What a special moment it is when two friends realize they’re meant to be so much more. “We met at Babson College in 2008, we lived in the same dorm as freshman and were part of the same friend circle,” recalls Kelsey Kneeland of her budding relationship with Curtis Dulac. After convincing Curtis to be her partner for their school’s dance show, the pair grew closer than ever. “During the cast party after the Saturday show, I told Curtis, ‘I’ve had a crush on you since Wednesday,’ and he replied, ‘I’ve had a crush on you since Thursday,’” Kelsey gushes. Though the two wouldn’t actually date until two years later, it was a magical moment. “Ever since our first kiss in 2010, we’ve known it was meant to be,” she smiles.
Five years later, Curtis popped the question on Fourth of July Weekend in Maine. Though her parents were supposed to meet them for a boat trip, they claimed they were stuck in traffic, and the duo decided to brave the bay on their own. “As we made our way across the water, I thought that this might actually be great timing for a proposal, but knew that Curtis would never be so organized to pull off such an elaborate plan,” Kelsey laughs. As they neared the Portland Headlight, Curtis stopped the motor and began rummaging in the storage bins. “Suddenly aware of what might actually be happening, I looked toward the shore and saw a huge sheet being unfurled down the side of the rocks. Spray painted on the sheet were the words, ‘Kelsey, will you marry me?’” she muses. After her acceptance, the happy couple went to dinner and then back to the Dulac residence where both sets of parents – aware of the plan – had gathered to celebrate.
After 14 months of planning, weekly meetings, and plenty of visits from their home in Boston to Maine, the day had finally arrived. “We really had two venues – the church and the island. We had toured places up and down the coast of Maine, but quickly realized we wanted it to be local to where we spend our time there,” Kelsey notes. She donned a striking strapless trumpet gown with a low back for her stroll down the aisle. “It was really important to me to get married in a church. It just felt so significant and real to be in such a special and sacred place together with our loved ones,” she reveals. As her uncle is an Episcopal priest that had married her own parents, her choice of officiant was simple. Friends and family looked on as Kelsey and Curtis went through the traditional Greek crowning ceremony to honor the groom’s heritage. “We may not have gotten it exactly right given that my uncle is an Episcopal priest, but we tried and it was fun!” she tells.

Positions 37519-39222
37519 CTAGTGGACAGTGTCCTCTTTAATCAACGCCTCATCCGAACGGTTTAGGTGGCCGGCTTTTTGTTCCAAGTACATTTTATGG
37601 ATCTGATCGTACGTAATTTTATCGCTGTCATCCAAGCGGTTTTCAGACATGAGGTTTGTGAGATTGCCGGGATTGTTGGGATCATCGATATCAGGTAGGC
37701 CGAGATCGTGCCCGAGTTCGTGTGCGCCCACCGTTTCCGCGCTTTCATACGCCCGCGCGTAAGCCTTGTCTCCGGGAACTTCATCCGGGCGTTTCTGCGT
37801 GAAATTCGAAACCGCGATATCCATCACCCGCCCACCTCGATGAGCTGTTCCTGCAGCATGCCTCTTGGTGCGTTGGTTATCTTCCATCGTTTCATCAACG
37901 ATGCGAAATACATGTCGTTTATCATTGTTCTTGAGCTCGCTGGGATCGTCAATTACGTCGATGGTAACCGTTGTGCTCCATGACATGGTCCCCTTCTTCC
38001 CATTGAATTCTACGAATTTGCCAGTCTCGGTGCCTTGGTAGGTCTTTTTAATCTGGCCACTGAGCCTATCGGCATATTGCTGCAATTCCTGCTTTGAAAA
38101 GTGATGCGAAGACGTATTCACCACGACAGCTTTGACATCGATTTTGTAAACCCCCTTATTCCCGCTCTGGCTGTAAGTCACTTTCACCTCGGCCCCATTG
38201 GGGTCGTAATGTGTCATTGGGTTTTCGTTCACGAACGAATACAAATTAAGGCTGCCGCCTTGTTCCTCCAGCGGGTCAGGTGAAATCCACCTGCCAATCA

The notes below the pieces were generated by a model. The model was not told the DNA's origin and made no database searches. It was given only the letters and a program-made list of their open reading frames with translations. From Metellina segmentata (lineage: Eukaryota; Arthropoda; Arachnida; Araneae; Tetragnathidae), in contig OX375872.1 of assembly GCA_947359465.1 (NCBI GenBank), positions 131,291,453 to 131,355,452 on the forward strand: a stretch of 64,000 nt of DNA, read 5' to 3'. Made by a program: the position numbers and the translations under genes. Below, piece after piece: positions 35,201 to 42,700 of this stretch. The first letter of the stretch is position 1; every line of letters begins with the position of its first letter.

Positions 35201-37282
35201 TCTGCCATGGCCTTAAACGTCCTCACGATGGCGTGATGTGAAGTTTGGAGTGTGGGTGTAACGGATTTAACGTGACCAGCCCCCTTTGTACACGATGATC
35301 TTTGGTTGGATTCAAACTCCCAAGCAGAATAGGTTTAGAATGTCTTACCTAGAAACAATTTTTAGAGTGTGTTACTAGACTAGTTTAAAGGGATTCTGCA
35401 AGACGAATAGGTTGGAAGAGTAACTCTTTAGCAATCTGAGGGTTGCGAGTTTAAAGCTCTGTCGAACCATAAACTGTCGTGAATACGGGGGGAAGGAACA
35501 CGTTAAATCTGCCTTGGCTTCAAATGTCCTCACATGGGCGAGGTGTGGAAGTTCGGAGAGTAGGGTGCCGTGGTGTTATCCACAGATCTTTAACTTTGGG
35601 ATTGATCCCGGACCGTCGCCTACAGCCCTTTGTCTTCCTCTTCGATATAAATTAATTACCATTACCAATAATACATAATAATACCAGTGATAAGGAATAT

Guests took a short drive and boarded a ferry to the newlyweds’ reception on a small island off the coast, followed closely by the wedding party. Upon their arrival, attendees could sense the bride’s vision for the space immediately. “I always knew I wanted hunter green to be the primary color. Not only is it my favorite hue, but I thought it would look good on all my girls, and would be a great accent to my red hair,” Kelsey explains. “It worked out perfectly that our boathouse venue was painted white with dark green trim, not to mention the pine trees lining the coast were an exact match.” The couple used a map of the island as inspiration for their creative escort card display and seating chart, which allowed guests to “find their island,” or their seats.
Rustic tablescapes filled the room, bedecked with soft ivory linens, long verdant table runners, and planter boxes brimming with the signature green foliage with small hints of white and burgundy, all resting underneath a fixture of fairy lights. Revelers enjoyed a gourmet menu that concluded with five different wedding cakes, the center of which displayed a custom cake topper that read “Two to Tango” as a nod to the bride and groom’s love story. “Those that know me best know that I thrive in the details, and that everything has some sort of significance,” Kelsey shares. “From the monogrammed napkins to the photo booth back drop, the homemade pillows in our lounge, the ribbon ties on our napkins, the signage, our seating chart – I think guests knew how much I had put into making our personalities and style shine through.” She adds that guest experience was incredibly important to the pair. “Our day was a little unconventional and we wanted everyone to focus on having fun!”